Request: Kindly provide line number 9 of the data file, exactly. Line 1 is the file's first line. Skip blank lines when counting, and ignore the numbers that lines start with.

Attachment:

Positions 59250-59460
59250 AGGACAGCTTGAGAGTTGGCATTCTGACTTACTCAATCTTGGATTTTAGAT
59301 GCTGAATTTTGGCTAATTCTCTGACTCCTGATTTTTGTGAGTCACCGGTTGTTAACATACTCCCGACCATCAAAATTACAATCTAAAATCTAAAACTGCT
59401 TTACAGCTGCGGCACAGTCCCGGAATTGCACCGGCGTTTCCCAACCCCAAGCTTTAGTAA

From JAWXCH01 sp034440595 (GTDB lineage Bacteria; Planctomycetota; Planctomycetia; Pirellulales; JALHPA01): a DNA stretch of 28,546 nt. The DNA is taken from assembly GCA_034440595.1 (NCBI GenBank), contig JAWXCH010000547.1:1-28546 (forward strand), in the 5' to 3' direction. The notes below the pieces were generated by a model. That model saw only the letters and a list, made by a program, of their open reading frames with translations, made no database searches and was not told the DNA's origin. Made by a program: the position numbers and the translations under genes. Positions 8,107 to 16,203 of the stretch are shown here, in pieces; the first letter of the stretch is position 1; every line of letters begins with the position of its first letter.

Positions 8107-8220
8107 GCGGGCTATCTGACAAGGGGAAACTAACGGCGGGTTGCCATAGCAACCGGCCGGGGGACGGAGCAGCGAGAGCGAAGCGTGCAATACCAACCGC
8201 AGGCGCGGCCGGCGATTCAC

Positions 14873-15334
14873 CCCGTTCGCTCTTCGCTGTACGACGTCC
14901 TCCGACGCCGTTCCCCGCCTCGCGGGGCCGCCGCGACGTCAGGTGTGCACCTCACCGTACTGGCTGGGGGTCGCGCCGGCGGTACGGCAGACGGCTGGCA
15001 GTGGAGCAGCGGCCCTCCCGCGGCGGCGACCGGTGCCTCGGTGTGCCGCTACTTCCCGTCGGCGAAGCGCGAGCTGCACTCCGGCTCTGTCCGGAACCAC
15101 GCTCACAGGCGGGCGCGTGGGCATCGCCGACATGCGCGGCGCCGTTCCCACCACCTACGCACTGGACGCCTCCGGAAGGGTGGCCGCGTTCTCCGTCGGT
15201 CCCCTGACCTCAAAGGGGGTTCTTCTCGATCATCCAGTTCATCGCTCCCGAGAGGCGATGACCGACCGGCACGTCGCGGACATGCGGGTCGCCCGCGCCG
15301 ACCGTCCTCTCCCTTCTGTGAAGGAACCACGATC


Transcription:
Positions 14873-15334